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Economy Lab

Delving into the forces that shape our living standards
Best Business Blog, EPPY awards, 2011 and 2012

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Falling oil price putting pressure on the Canadian prosperity model

CLÉMENT GIGNAC

Over the past decade, Canadian economic prosperity has been anchored upon two factors: elevated commodity prices and a housing boom. It can easily be argued that these two factors are connected and have contributed to attracting qualified labour from around the world to Western Canada, pushing housing prices to ever new highs.

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Corporate sponsors of the arts missing creative opportunities

TODD HIRSCH

It usually ends up on the back of the theatre program, somewhere in the soupy mess of logos and names of various banks or energy companies. In exchange for a financial donation – tiredly given the “silver, gold and platinum” ranking – corporate largesse is recognized with the company logo slapped alongside those of the other funders.

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Change of course needed to revive Canadian manufacturing

GLEN HODGSON

The future of manufacturing is a recurring question at many economic outlook events where we are invited to speak. People ask, is manufacturing in Canada dying, or at least on life support? No, but it is under constant pressure to adapt and evolve in order to stay competitive.

Reports of manufacturing’s demise have been greatly exaggerated. After dropping from nearly 16 per cent of gross domestic product in 2000, Canadian manufacturing output has stabilized since 2009 at about 10.6 per cent of GDP. This decline and then stabilization largely reflected China’s emergence as an economic powerhouse and its role as the assembly workshop to the world; the rapid rise in commodity prices and the related soaring of the loonie; the 2008-09 financial crisis and recession; and the tepid global and U.S. recovery.

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Blame Germany for Europe’s economic nightmare

CHRISTOPHER RAGAN

Germany is usually blamed for the two wars that devastated much of Europe during the first half of the 20th century. And those wars were an important motivation for the European Union, a grand project to bind together many countries, both economically and politically. Future wars in Europe may now be unthinkable, but Berlin is nonetheless wreaking havoc on its neighbours – this time through its belligerent stance on economic policies.

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Provinces making bad bets with resource-based budgets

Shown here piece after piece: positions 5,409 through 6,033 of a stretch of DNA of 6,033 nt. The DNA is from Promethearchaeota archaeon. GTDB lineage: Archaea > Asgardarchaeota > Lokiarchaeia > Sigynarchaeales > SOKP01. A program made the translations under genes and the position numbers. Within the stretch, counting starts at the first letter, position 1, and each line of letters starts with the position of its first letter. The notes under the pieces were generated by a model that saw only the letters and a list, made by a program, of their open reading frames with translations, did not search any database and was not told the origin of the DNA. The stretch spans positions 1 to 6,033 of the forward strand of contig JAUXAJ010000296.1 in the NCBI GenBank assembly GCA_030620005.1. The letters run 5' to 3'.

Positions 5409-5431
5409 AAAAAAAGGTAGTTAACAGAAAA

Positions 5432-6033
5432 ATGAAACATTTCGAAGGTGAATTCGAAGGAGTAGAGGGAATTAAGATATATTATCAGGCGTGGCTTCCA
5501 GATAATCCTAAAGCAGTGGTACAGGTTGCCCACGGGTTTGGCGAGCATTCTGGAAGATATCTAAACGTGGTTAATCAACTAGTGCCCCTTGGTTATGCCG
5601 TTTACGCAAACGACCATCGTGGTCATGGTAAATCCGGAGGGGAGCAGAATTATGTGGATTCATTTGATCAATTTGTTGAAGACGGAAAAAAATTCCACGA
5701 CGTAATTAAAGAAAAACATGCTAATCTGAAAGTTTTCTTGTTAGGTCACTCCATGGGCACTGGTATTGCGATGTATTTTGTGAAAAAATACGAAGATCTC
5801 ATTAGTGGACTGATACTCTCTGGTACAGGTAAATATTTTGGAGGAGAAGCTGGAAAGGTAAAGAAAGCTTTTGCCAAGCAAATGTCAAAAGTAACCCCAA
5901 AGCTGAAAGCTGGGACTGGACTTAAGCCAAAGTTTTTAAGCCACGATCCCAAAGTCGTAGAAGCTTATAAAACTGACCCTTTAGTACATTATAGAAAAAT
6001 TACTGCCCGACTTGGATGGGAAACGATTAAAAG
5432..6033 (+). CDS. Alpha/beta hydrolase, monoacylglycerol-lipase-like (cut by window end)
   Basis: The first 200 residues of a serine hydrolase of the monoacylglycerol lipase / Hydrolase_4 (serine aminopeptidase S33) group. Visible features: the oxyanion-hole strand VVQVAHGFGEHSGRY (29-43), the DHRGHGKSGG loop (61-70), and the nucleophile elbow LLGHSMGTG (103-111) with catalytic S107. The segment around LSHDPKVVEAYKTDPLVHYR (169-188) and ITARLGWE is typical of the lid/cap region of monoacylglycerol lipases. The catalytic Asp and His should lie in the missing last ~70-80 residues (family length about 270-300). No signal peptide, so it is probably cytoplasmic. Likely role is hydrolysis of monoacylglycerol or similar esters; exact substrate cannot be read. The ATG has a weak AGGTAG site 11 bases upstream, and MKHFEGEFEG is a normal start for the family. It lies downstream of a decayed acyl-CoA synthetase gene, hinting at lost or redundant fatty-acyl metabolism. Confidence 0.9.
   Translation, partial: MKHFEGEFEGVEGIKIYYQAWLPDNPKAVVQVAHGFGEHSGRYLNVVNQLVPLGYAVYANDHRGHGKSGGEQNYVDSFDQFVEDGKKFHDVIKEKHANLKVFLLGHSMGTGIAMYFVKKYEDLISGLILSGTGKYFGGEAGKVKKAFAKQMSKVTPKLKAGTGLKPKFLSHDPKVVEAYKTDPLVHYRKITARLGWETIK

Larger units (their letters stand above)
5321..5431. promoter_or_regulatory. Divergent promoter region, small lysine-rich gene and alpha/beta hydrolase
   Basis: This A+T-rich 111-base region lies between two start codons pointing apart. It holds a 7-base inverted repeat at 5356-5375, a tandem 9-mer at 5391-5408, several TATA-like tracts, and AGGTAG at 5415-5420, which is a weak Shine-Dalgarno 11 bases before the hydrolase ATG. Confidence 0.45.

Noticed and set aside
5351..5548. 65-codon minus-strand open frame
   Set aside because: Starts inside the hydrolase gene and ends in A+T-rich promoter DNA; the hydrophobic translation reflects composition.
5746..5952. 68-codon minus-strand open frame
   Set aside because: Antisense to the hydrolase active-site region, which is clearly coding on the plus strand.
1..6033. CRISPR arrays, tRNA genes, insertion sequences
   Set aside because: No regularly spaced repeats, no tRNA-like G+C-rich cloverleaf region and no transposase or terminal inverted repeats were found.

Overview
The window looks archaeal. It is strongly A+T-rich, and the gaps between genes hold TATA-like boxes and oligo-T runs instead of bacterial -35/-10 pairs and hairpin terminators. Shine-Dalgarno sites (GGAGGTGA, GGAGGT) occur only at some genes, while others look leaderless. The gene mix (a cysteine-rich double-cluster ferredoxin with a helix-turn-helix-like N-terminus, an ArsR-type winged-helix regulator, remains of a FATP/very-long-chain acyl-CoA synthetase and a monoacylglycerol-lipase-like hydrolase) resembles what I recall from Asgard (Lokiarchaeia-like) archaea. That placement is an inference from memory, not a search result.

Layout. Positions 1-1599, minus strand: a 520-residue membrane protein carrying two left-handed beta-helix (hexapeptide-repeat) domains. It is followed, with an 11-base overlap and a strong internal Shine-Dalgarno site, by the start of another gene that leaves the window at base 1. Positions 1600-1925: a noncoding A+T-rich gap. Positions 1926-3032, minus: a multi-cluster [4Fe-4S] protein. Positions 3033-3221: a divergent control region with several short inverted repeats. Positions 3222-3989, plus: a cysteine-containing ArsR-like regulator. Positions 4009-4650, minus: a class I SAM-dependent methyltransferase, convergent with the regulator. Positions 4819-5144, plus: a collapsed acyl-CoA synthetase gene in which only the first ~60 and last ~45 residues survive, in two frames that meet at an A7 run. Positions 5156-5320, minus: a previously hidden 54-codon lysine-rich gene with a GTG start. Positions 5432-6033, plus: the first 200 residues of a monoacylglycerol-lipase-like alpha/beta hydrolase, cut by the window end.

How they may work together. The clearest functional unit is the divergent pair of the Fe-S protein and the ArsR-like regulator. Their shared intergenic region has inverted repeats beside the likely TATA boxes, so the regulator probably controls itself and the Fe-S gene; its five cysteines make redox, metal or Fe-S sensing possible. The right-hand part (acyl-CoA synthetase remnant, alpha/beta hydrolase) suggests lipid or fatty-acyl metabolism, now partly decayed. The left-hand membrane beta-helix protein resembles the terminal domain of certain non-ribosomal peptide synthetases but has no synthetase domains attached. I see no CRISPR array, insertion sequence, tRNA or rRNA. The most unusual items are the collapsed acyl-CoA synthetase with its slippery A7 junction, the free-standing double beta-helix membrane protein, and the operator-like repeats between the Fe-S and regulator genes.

BRIAN LEE CROWLEY

You can’t say you weren’t warned.

That’s a message that should be posted on billboards opposite the premier’s office in Edmonton, St. John’s and various other provincial capitals where falling energy prices have devastated government budgets.

Those of us who care about such things have been repeating for years the wisdom best summed up by former Alberta treasurer Jim Dinning: “Non-renewable natural resource revenues are non-reliable revenues.”

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Computers, jobs and rising income inequality

ANDREW JACKSON

Economists take a benign view of the impact of technological change on jobs, dismissing the “Luddite” view that technical progress can be a significant cause of unemployment. The core argument is that higher productivity (output per hour worked) drives increases in incomes so that demand rises, creating new jobs as old ones are destroyed.

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Cooling in the hot provinces a benefit for Canada as a whole

TODD HIRSCH

Be it a rekindled admiration for our armed forces or a new infatuation with Eugenie Bouchard, there’s much that united Canadians in 2014. But our similarities ended when it came to economic vitality. Over the past several years, growth rates have been uneven across the regions. Alberta’s real gross domestic product expanded at close to 4 per cent annually since 2011, while Ontario eked out barely half that. Saskatchewan raced ahead while Quebec languished.

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The time is right for a carbon tax that works

GLEN HODGSON

In our previous Globe and Mail commentary (“Provinces need to act now to fix their ailing finances”, Dec. 17), we described the unrelenting fiscal squeeze facing most Canadian provinces, and the options for mitigating the pressure. The collapse of global oil prices has created a window of opportunity for Canadian governments (not to mention others around the world) to tap into new fiscal revenue, while simultaneously adjusting prices for consumption of hydrocarbon-based fuels in order to reflect the environmental damage they cause.

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